We did go with a friend who is a veteran at taking her daughter to the big smoke, (I never used to call it the big smoke before becoming a mum/ when I used to go there/ anywhere regularly,) and two buggies is definitely better than one. Not if you're behind us, mind, like when the station master changed the platform for the London train for the second time and about three hundred people crammed in the underpass, desperately trying to run but headed up by us, meandering and chatting. 

We all still made the train, but not before there was a bottle neck to get on at each of the doors, and I found myself shouting, 'for Gods sake, we've got kids here!' a bit too dramatically, like we were in some start of the second world war film and I was trying to get my children onto the evacuee carriage, instead of going up to the Grayson Perry exhibition at The British Museum at our leisure. So I shoved my way to the front, nervously dragging Nancy and the pram vertically up the steep train steps, before realising I'd have to spend the next two hours sat opposite the people I'd just shouted at. 

And wearing a pair of high heeled boots I'd bought from a charity shop which are a size too big wasn't the best idea, even with three pairs of socks on for speed/ balance, but in the words of the teenage girl who I shared a bus stop with the other day, 'fuck it, I don't care what they say, I think I looked fucking brilliant.'

But not that brilliant. The jogging has gone to pot a bit. Following a not very bad cold I thought it would be irresponsible to encourage it into a proper cold so haven't been for three weeks. And what with yoga being cancelled for half term, I need to start doing something, because even if you lose weight, everything is so much softer after child birth. I was reminded of this fact this morning while holding Nancy up, as she kneaded her feet into my tummy like an over-sized stress ball.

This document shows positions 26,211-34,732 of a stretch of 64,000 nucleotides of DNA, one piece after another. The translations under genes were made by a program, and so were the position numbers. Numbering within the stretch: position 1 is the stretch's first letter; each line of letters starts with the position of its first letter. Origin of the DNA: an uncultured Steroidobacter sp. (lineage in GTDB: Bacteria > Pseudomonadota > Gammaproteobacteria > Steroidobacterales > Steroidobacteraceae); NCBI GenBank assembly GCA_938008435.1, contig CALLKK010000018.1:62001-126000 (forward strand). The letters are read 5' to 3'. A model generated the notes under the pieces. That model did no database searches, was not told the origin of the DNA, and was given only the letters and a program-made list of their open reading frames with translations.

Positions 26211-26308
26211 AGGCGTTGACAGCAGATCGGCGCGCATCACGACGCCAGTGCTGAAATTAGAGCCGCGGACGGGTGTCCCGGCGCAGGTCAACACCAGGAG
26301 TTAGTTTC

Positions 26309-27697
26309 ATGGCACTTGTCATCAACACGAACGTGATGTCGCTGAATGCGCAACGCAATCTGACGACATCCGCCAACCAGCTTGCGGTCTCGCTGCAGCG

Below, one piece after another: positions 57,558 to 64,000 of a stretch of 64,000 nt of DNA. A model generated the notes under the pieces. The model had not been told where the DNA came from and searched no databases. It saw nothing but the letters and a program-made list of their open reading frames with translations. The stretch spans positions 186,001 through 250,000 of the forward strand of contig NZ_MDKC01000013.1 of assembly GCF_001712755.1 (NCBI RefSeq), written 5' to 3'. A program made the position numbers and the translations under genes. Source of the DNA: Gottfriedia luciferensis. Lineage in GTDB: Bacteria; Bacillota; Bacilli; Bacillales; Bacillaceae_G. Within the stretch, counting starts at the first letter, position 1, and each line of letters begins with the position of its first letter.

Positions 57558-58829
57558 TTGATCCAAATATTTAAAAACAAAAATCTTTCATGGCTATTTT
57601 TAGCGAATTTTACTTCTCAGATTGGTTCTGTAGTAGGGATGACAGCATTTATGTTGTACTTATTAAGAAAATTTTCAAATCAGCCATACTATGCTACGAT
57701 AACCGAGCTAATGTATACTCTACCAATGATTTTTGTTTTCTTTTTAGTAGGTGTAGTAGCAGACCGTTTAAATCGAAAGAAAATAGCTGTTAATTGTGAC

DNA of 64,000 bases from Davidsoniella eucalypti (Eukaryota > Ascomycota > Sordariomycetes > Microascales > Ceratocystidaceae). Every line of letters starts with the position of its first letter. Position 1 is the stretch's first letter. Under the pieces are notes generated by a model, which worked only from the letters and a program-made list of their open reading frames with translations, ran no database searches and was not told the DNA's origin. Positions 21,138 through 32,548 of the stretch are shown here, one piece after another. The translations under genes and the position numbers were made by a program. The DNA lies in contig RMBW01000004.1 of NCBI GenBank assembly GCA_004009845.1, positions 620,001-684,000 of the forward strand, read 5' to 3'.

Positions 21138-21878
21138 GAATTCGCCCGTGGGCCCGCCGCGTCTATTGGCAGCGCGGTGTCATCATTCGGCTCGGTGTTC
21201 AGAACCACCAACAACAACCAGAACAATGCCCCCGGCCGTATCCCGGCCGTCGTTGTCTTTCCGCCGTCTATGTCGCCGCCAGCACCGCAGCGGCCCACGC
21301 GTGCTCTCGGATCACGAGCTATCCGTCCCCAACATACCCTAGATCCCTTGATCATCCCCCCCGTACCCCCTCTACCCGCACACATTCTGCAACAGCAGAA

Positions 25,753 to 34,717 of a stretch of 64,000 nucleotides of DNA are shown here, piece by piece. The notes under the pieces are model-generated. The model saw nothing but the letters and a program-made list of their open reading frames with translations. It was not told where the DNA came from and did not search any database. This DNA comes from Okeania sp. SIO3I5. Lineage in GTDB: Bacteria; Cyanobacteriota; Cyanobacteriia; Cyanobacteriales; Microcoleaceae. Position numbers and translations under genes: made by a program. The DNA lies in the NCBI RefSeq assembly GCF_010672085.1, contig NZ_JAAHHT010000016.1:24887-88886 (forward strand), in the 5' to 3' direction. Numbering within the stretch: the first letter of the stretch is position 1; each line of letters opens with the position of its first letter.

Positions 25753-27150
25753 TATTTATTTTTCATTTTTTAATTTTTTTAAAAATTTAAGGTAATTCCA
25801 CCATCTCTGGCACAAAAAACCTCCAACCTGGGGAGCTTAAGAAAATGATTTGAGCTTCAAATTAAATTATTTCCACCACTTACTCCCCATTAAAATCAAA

It wouldn't hurt to start exercising the old brain muscle either to be honest. But even the pictures seems like a bit of a challenge at the mo. The films the cinema are screening for the mums and babies slot have all gone a bit arty again, which is a crying shame for a theatre full of sleep deprived women. I thought they'd got the message when last week they showed a film starring George Clooney, as the queue for tickets went round the block, but this week they showed a disturbing film about a girl who joined a cult, was so badly brainwashed that when she finally escaped she had trouble distinguishing reality from obscure memory. Again, a bad choice for people who have on average 4 hours sleep a night.

And so, feeling a bit anxious and nervy of strangers on leaving, Ulrika and I took Nancy and Ebba to one of our top three haunts- Boots on London road, to hang around the baby aisle  and get photos of our children developed. The other two fav spots are Card Factory (4 cards for a pound? How do they make any money??) and big Sainsbury's for a cruise around when we have at least 20 minutes to spare.